CYPRESS CY3120

CY3120
Warp CPLD Development Software for PC
Features
— Perfect communication between synthesis and
fitting
• VHDL (IEEE 1076 and 1164) and Verilog (IEEE 1364)
high-level language compilers with the following
features
— Designs are portable across multiple devices
and/or EDA environments
— Facilitates the use of industry-standard simulation
and synthesis tools for board and system-level
design
— Support for functions and libraries facilitating
modular design methodology
• IEEE Standard 1076 and 1164 VHDL synthesis supports
— Enumerated types
— Operator overloading
— Automatic pin assignment
• Ability to specify timing constraints for all of the
Delta39K and PSI devices
• Supports all Cypress Programmable Logic Devices
— PSI™ (Programmable Serial Interface)
— Delta39K™ Complex Programmable Logic Devices
(CPLDs)
— Ultra37000™ CPLDs
— FLASH370i™ CPLDs
— MAX340™ CPLDs
— For... Generate statements
— Integers
• IEEE Standard 1364 Verilog synthesis supports
— Reduction and conditional operators
— Blocking and non-blocking procedural assignments
— While loops
— Industry standard PLDs (16V8, 20V8, 22V10)
• VHDL and Verilog timing model output for use with
third-party simulators
• Timing simulation provided by Active-HDL™ Sim
Release 3.3 from Aldec
— Graphical waveform simulator
— Entry and modification of on-screen waveforms
— Integers
• Several design entry methods support high-level and
low-level design descriptions
— Behavioral VHDL and Verilog (IF...THEN...ELSE;
CASE...)
— Boolean
— Aldec Active-HDL™ FSM graphical Finite State
Machine editor
— Structural Verilog and VHDL
— Designs can include multiple entry methods (but
only one HDL language) in a single design
• UltraGen™ Synthesis and Fitting Technology
— Infers “modules” such as adders, comparators, etc.,
from behavioral descriptions and replaces them with
circuits pre-optimized for the target device
— User selectable speed and/or area optimization on a
block-by-block basis
Cypress Semiconductor Corporation
Document #: 38-03049 Rev. *C
— Automatic selection of optimal flip-flop type
(D type/T type)
•
— Ability to probe internal nodes
— Display of inputs, outputs, and high impedance (Z)
signals in different colors
— Automatic clock and pulse creation
— Support for buses
• Architecture Explorer and Dynamic Timing Analysis for
PSI and Delta39K devices
— Graphical representation of exactly how your design
will be implemented on your specific target device
— Zoom from the device level down to the macrocell
level
— Determine the timing for any path and view that path
on a graphical representation of the chip
• Static Timing Report for all devices
• PC Support (Windows 98™, Windows NT™ 4.0, and
Windows XP™)
• On-line documentation and help
3901 North First Street
•
San Jose, CA 95134
•
408-943-2600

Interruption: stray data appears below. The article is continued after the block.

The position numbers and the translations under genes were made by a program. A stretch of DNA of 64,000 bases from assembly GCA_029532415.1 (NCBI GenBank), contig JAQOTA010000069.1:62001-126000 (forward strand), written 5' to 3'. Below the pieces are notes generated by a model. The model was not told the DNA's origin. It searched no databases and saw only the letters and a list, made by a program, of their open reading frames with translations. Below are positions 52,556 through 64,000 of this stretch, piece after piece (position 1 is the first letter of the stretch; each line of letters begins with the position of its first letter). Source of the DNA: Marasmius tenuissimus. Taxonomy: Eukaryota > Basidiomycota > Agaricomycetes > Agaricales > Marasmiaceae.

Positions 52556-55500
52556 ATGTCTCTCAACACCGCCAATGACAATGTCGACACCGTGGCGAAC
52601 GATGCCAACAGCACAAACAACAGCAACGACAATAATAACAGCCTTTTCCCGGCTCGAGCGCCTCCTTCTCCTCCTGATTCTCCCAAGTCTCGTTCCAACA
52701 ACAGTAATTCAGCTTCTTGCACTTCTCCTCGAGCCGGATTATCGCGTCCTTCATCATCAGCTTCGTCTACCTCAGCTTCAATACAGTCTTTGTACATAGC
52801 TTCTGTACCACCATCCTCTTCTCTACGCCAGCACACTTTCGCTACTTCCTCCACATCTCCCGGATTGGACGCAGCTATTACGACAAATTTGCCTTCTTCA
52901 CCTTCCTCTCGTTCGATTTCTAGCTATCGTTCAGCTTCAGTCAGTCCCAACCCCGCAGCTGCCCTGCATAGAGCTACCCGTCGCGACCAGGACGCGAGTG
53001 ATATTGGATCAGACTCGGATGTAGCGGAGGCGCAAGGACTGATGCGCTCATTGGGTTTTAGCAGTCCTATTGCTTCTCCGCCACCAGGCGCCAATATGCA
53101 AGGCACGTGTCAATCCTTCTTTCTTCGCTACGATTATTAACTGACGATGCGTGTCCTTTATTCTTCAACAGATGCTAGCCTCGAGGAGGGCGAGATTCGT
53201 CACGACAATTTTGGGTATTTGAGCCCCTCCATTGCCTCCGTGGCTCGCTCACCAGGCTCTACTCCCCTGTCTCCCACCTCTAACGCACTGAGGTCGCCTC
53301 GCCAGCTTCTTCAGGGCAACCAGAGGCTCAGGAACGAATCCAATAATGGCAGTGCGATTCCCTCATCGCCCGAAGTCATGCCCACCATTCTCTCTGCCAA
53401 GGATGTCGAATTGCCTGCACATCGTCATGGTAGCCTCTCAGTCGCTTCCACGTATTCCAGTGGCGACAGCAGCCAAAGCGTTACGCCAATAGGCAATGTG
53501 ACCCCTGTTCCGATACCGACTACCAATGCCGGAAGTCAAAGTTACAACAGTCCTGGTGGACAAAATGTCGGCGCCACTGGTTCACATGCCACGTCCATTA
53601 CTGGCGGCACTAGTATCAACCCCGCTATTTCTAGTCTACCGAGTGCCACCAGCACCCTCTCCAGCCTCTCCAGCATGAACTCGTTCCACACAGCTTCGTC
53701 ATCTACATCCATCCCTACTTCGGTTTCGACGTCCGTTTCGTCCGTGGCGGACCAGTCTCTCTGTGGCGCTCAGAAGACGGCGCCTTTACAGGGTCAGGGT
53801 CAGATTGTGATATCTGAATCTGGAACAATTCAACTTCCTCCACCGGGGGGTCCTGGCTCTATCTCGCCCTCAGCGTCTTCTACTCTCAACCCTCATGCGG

Revised August 18, 2002
VHDL
Verilog
VERFICA TION
COMPILATION
DESIGN
ENTRY
CY3120
State Machine
and greater detail) or “bottom-up” (designing elementary
building blocks of the system, then combining these to build
larger and larger parts) with equal ease.
Because these languages are IEEE standards, multiple
vendors offer tools for design entry and simulation at both high
and low levels and synthesis of designs to different silicon
targets. The use of device-independent behavioral design
entry gives users the freedom to easily migrate to high volume
technologies. The wide availability of VHDL and Verilog tools
provides complete vendor independence as well. Designers
can begin their project using Warp for Cypress CPLDs and
convert to high volume ASICs using the same VHDL or
Verilog behavioral description with industry-standard
synthesis tools.
UltraGenTM
Synthesis
and
Fitting
The VHDL and Verilog languages also allow users to define
their own functions. User-defined functions allow users to
extend the capabilities of the language and build reusable files
of tested routines. VHDL and Verilog provide control over the
timing of events or processes. They have constructs that
identify processes as either sequential, concurrent, or a
combination of both. This is essential when describing the
interaction of complex state machines.
Programming
File
Timing
Simulator
VHDL, Verilog
&Third-Party
Simulation Models
Figure 1. Warp VHDL Design Flow
Functional Description
Warp® is a state-of-the-art HDL compiler for designing with
Cypress’s CPLDs. Warp utilizes a subset of IEEE 1076/1164
VHDL and IEEE 1364 Verilog as its Hardware Description
Languages (HDL) for design entry. Then, it synthesizes and
optimizes the entered design, and outputs a JEDEC or Intel®
hex file for the desired PLD or CPLD (see Figure 1).
Furthermore, Warp accepts VHDL or Verilog produced by the
Active-HDL FSM graphical Finite State Machine editor. For
simulation, Warp provides a timing simulator, as well as VHDL
and Verilog timing models for use with third party simulators.
VHDL and Verilog Compilers
VHDL and Verilog are powerful, industry standard languages
for behavioral design entry and simulation, and are supported
by all major vendors of EDA tools. They allow designers to
learn a single language that is useful for all facets of the design